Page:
A few months ago I started to learn UI/UX design for mobile as I wanted to be really close to the product that I build. Previously, I had run a startup that did not do as well as expected.
Breaking into UX was intimidating at first, but with persistence and the right resources/tools, I managed to get over my insecurity and designed things I would be intimidated by. Once here, it just feels like the UI/UX landscape is heavily commoditized. I mean, everyone seems to become a ‘LEAD’ in like 3 months. Also, the amount of people willing to do the work for pennies is astonishing. I guess what they really can do is ‘UI’ whilst not paying attention to the ‘UX’. There’s a lot more to it than curved edges and drop shadows.
Over a month ago I started to think about what’s next in computing and technology. What’s the next medium I could design for? I saw a VR design video from Google I/O 2016, where the person said that “designing for VR is like designing for the web in the 1990s”. I mean, think about it, we went from designing for the web in the 1990s.
To designing for Smart Watches in 2017.
What else could we design for? We’ve done Websites, then mobile, then watches and now? What’s next in computing that could have a profound impact on our society? The smartphone has its share of changing social dynamics to unprecedented degrees, so what is the next smartphone?
VR- Virtual Reality
AR- Augmented Reality
XR- Mixed Reality
Due to the advancements made in XR, we are living in a time where technologists are finding new ways to expand our experiences.
The PC extended our information reach by bringing us e-commerce, newsletters, etc.
The Mobile extended our reach to complete tasks- think communication and productivity apps, reminders/to-do lists apps, etc.
AR (Augmented Reality) extended our visualization reach- Google maps with augmented directions and Pokemon Go.
VR is going to extend our experiences- It is going to create a world where we are the center of everything! It will be our world, and we can do what we want in it (once such experiences are created).
For instance, take Nature Treks. A VR experience designed for therapy. There are a few worlds that you can enter and explore. This is being used in hospitals where patients with PTSD for disabilities are put into these experiences to relieve stress/depression. There is also a story of an ex-diver who couldn’t dive anymore and went into the ‘underwater experience’ in Nature Treks and was literally in tears.
Why VR is the next big visual medium
I have this analogy of why VR will be the next medium, and it goes something like this:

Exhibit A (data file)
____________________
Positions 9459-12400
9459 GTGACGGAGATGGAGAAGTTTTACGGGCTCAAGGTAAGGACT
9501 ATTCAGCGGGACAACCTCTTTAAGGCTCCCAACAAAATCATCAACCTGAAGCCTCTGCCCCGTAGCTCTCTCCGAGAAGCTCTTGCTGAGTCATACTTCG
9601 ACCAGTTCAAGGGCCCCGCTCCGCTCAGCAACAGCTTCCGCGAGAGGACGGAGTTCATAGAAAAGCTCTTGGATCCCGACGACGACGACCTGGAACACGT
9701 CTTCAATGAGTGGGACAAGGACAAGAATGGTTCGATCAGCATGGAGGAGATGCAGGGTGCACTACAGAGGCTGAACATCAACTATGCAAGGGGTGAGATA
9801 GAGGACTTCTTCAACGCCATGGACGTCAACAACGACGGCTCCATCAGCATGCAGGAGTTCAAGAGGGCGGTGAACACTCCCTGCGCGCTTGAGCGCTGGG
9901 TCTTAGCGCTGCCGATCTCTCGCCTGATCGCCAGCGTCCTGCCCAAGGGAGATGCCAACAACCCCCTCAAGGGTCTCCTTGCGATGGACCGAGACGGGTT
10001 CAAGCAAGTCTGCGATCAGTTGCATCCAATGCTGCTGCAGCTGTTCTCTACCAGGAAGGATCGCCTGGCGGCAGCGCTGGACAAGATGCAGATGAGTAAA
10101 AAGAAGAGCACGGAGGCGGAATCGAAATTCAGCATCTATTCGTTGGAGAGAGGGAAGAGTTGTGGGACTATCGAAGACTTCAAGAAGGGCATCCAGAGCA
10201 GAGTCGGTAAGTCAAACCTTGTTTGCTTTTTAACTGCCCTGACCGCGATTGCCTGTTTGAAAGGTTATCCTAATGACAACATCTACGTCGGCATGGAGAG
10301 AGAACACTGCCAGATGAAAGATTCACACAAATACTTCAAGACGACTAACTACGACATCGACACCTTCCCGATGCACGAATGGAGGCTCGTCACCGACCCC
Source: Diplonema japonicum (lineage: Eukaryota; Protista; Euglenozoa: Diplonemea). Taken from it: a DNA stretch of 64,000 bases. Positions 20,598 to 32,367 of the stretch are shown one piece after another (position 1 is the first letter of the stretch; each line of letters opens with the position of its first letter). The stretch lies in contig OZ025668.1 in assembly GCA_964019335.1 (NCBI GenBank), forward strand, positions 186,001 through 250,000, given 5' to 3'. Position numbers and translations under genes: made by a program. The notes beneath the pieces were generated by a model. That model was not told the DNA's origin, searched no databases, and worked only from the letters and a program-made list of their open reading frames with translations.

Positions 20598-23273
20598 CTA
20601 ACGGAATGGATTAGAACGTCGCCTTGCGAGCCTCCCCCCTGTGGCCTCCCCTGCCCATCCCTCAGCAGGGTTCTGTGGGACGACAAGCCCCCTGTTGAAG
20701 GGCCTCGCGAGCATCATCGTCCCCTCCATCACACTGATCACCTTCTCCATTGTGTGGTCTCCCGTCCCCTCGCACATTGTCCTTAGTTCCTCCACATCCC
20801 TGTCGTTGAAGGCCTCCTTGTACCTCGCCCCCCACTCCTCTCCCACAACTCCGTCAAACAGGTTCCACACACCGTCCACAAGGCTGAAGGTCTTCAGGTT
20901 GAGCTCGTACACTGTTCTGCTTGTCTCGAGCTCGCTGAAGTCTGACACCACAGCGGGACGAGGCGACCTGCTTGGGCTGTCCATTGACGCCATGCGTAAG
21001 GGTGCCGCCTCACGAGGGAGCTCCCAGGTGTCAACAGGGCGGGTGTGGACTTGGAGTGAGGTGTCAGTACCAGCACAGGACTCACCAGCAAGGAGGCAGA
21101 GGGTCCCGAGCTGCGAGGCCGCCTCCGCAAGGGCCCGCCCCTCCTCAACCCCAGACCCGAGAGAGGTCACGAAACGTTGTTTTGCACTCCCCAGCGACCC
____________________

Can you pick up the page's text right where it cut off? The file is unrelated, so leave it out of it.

Our evolution to process visuals could predict where we are going next.
- One of the first mass mediums for visual aids were movie theaters and plays. While we were there, the screen/play was a few meters away from us (unless you sit right below the screen, you get the point).
2. Due to advances in technology and capital availability, we could afford a TV set, which was a few feet away from where we sit in the living room.
3. Move further along and we have the PC, which was closer to us, and we could just walk up to it. Gradually, we also ended up spending increasing amounts of time on it. In many cases, it was also kept just beside us, easily accessible, right next to our beds.
4. Now we enter a visual medium that arguably changed our lives more than the theater, TV, and PC combined. MOBILE!
This literally was inches away from our eyes, with us at all times, and acts as an extension of ourselves.
5. What next? VR!
If we just were to analyze this pattern, it seems like our visual experiences went from a few meters away to a few inches away.
Next, it would be millimeters away!
How will our society look like, when everyone can have their own experiences, the way they want, that feel undistinguished from the real world? Will we spend a great deal of time in these virtual worlds at the expense of the real-world?
Though many people suggest that VR was hyped and it did not really take off as expected, there are several reasons why. Most notably that there’s no “Killer-App” for VR, and that spending $300 minimum for an HMD (Head Mounted Display) strapped around your head can feel nauseating after a while. Sure, these do make sense, but over-time, it is only going to get affordable and smaller (just like putting on a pair of spectacles). It also happens to be that AR actually seems to be a better bet for VCs and developers, as AR can be built for on our smartphone- which is widely adopted.
Having laid out my findings above- I am deciding to continue a series of posts, where I share my learnings for designing for VR. I have enrolled in the “How to Design for Augmented and Virtual Reality” course on the ‘Interaction Design Foundation’ and various other resources. Every week, I will post what I learned new for that week and hopefully, you can learn with me in the process and tell me where/if I am going wrong!
“When one teaches, two learn.”
― Robert Heinlein